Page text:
GroupPeeps2.jpg

Off to Tokyo. But not before a final panel of pics that remind me of this trip: Technology, Art, Food, Flowers, Shopping, History. Here in China, Red = Happiness + GoodLuck, not the Cardinal.

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Wrap-up from the Geospatial Software Institute (GSI) Workshop: “Towards a National Geospatial Software Ecosystem”

My wrap-up from a very engaged and provocative 1.5 day workshop on geospatial technology futures, hosted by the CyberGIS Center: “Towards a National Geospatial Software Ecosystem”. First: great group of cool peeps all hyper-engaged in geospatial data, tools, use cases, science, and community. Second: fun to be involved in big-picture thinking on what a geospatial software institute might look like if it was to be built from scratch. Finally, I was on the panel discussing core questions bridging use cases and core technical capabilities, and I share my reflections of the workshop here.

  • Question 1. Are there any significant gaps between the use cases and core technical capabilities that GSI should address?
    • Training needs: beyond GIS training – “spatial data science” training, for K-12; undergrad; graduate; veterans; professionals
    • Easy ways to get access to cloud storage and computation, and for different datasets like UAVs. There are examples like CyVerse (from Tyson Swetnam) and others
    • Data integration: Data assimilation, Data fusion, Sensor triangulation.
      • Whatever you want to call it – this remains a challenge for geospatial experts and beginners alike. And it is especially a challenge when you work across disciplines (e.g. the work of SESYNC from Mary Shelley and Margaret Palmer, SESYNC, University of Maryland)
    • Dynamics: Spatio-temporal and real-time data streams: sensor networks, social media, cube sats
    • Resolution:
      • in space (e.g. the new Antarctic DEM from Paul Morin, University of Minnesota);
      • in time (e.g. cubesats, sensor networks; social media);
      • in depth?: going under-ground (from Debra Laefer, NYU)
    • We love FAIR for data. What about FAIR for tools: make tools Findable, Accessible, Interoperable, and Re-usable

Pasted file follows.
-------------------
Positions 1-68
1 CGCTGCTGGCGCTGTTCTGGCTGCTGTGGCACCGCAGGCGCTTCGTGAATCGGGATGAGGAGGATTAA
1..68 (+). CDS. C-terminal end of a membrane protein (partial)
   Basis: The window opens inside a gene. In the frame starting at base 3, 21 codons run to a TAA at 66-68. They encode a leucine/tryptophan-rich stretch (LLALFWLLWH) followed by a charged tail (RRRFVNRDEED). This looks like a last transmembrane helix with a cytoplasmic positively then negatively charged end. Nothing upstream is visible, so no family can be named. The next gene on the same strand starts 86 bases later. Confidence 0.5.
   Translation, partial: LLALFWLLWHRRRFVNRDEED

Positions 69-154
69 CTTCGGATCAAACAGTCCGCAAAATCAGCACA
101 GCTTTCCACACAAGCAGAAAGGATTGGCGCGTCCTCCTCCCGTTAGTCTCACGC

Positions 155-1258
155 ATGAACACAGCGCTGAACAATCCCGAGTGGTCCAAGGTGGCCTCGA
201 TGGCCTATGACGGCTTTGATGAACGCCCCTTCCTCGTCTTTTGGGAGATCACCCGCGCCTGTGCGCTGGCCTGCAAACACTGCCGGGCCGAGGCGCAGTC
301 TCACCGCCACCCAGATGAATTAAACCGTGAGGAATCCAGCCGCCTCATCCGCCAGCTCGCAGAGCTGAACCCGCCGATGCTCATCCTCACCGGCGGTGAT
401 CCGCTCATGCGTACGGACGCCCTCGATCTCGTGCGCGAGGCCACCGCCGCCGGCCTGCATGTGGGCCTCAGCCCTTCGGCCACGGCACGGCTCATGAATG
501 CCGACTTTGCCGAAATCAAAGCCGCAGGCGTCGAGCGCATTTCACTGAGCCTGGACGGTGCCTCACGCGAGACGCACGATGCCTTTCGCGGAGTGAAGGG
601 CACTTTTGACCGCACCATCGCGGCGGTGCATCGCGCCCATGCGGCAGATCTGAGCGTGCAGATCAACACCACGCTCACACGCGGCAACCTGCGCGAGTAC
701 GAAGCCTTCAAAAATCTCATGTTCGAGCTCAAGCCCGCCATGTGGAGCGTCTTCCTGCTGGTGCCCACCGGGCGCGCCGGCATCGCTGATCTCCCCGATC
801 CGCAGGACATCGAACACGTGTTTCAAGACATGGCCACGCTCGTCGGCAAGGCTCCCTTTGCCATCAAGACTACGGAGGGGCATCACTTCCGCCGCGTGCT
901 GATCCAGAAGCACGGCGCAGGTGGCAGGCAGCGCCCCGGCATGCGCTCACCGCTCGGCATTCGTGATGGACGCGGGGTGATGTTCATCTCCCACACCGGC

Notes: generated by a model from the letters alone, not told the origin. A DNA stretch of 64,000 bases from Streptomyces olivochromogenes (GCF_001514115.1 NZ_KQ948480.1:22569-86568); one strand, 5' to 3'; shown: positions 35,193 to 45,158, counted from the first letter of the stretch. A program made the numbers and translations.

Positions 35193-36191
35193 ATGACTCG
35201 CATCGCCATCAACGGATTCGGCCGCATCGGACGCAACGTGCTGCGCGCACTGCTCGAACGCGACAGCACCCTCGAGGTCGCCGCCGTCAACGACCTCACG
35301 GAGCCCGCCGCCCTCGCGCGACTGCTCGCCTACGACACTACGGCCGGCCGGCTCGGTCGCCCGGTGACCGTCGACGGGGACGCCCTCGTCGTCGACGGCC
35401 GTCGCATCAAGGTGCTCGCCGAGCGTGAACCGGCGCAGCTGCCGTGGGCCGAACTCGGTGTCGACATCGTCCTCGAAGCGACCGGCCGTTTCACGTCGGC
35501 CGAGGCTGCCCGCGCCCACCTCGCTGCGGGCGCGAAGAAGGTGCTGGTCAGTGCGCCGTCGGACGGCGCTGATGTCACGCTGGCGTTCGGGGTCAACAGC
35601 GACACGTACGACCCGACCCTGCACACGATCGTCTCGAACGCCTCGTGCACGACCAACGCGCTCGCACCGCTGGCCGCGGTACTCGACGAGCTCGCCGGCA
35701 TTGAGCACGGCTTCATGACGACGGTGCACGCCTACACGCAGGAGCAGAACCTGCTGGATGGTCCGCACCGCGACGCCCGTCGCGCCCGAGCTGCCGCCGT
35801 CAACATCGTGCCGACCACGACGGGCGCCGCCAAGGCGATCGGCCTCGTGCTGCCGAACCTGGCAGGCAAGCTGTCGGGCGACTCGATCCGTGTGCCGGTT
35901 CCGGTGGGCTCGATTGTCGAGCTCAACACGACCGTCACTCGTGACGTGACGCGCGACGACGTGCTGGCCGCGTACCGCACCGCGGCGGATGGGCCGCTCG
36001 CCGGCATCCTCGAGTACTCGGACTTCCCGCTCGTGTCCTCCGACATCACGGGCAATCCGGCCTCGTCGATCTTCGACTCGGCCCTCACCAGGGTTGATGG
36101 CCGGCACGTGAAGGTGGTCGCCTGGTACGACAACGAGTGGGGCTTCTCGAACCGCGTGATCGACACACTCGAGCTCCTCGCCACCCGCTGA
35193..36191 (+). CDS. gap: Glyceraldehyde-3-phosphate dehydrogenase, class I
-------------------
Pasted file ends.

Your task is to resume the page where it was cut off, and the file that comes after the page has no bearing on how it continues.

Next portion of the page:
• Question 2: What does the CyberGIS Geographic Software Institute (GSI) need to do to address community needs and contribute to the national CyberInfrastructure ecosystem?
    • Link strongly with existing diversity-supporting frameworks: HBCU; community colleges; tribes; networks such as @WomenWhoCode, @LadiesOfLandsat, @BlackGirlsCode, @500womensci, @RLadiesGlobal, etc.
    • More of these workshops! Multi-disciplinary meetings of people with tight/packed agendas and make use of workshop attendees between workshops; what can we do to spread the word
    • Create GSI Data Institute or Bootcamp or Faculty Education Mentoring Network
    • Support standards for data and software standards to promote interoperability
    • Support frameworks for data and software discovery and interoperability: FAIR for data; FAIR for tools

Conclusion: Super Fun. Learned a Ton. Plus parting words from Michael Goodchild: It is not location that matters, it is context. Location provides context; context allows integration: with data, between disciplines, between people, between tools. "Let's get above the layers".

ESRI User Conference 2018 wrap-up

As always, the Plenary session was an immersive and emotional showcase of the power of mapping. Running through Monday’s talks was a sense of urgency for we GIS people to save the world. This is what JD calls “societal GIS”, or “embracing the digital transformation and leverage the science of where”. Shane and I had a great time. Some key news from the Plenary:

  • ESRI is in every K-12 school in the US; JD announced it will be offered to every K-12 school in the world. JD gave a special award to two inspirational teachers - Mariana Ramirez and Alice Im from the Technology Magnet Academy at Roosevelt High School in LA. Not a dry eye in the house: starts at 22.21 on this video. I hope they can hook up with @strtwyze
  • The work of Thomas Crowther, Professor of Global Ecosystem Ecology at ETH Zürich (@crowthelab) is inspirational. His talk here. They estimate 3T trees globally, with room for 1T more. (See paper here.)  Gonna be checking out his tree data on the Living Atlas (global maps of tree density, diversity, carbon uptake, and reflectance).